Good for the soul: tiny homes

February 28, 2019


The tiny home movement is in its infancy in contemporary society. It's a concept that combines social and environmental benefits into a new, or arguably age-old, way of living. We had a chat to New South Wales-based tiny home maker Grant Emans about the concept of living tiny.

Tiny homes range in scale and form, but for the most part they have one thing in common: small spaces. They're a solution borne of need. In Australia and New Zealand house prices have steadily increased of late, and the social ramifications of soaring house and land costs are widespread.

"When you look at Sydney for example, where some years ago the median house price reached one million dollars, you're looking at a situation where the social impact of people servicing mortgages that large is huge," Designer Eco Tiny Homes founder Grant Emans says.

"We have so many split marriages, and in my opinion, the impact of financial stress has a lot to do with that. Also, when you look at families with children, the need for both parents to work long hours means everyone is lacking in the most precious thing we have: time. For children, time with parents is essential, and in so many cases that can't be a reality."


Compared to our traditional way of living in large, expensive homes, the tiny home concept is a refreshing one. The cost of a tiny home, on average, is likely to be around a tenth of the cost of a median-priced home in Sydney, Grant says.

"In my view, a tiny home represents an appropriate use of resources, financial investment and space. Building a tiny home uses an appropriate amount of natural resources to house a person, or people.

"While large homes may be achievable, they aren't sustainable and we need to look further ahead and take a more sustainable approach for generations to come."

Contemporary society in Australia and New Zealand looks very different to the way it did, even in the last two generations. "Then, people didn't move nearly as much and I think that's related to our work lives. Now, people have many jobs throughout their working life, and with that comes the need to move more often, which is not something that's compatible with our traditional way of living."

Tiny homes are generally dwellings of very limited size, and are often transportable, which means there is limited red tape around where they can be sited. "The tiny homes we build are legally registered as caravans so they can be put in many places and avoid consents and other local council requirements," Grant says.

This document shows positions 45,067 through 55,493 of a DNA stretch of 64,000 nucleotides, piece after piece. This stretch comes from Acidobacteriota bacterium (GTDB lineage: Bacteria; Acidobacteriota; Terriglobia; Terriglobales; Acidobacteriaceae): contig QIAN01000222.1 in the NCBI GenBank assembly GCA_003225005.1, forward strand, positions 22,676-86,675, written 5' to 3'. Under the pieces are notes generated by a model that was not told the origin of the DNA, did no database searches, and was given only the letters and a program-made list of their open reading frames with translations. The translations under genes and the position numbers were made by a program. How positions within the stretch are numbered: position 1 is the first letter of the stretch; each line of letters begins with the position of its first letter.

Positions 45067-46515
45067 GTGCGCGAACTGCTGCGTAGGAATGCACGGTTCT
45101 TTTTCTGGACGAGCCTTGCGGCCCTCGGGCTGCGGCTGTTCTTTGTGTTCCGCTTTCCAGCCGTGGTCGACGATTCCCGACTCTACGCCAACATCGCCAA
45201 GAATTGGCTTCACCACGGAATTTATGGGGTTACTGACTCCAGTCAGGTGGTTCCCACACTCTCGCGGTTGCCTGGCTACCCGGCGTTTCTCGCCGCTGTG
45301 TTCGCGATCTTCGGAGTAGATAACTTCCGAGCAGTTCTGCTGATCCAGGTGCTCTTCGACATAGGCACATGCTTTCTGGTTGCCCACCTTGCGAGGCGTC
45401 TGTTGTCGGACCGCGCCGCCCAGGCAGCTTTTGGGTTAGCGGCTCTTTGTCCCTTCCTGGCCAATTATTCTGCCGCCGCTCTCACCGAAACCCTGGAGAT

"Because they're transportable, they also give people the flexibility to move as required throughout their life. And due to their limited cost, living in a tiny house gives people choices. They don't have to work so much to service large mortgages or rents, which results in less stress, and gives the gift of time – something that is more valuable than any pay  cheque can offer."

The concept of moving frequently dates back to nomadic times; it's something that's foreign to us in contemporary western society but it's one worth considering as our lives evolve, and one that transportable tiny homes offer a solution to.

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Due to the reduction of natural resource use, tiny homes also offer a sustainable approach to living. "While large homes have their place for larger family groups, for example, tiny homes represent appropriate use of resources for smaller families or groups. Our environment is facing serious issues and we need to address those at so many levels. Tiny houses are one way of doing that."

As the tiny home movement gathers pace, so too does the design and technology available. It's a compact way of living, but when designed well tiny homes offer a comfortable and often luxurious sustainable living option.

If you're interested in finding out more about tiny homes, get in touch with Designer Eco Tiny Homes on Treading Lightly here.




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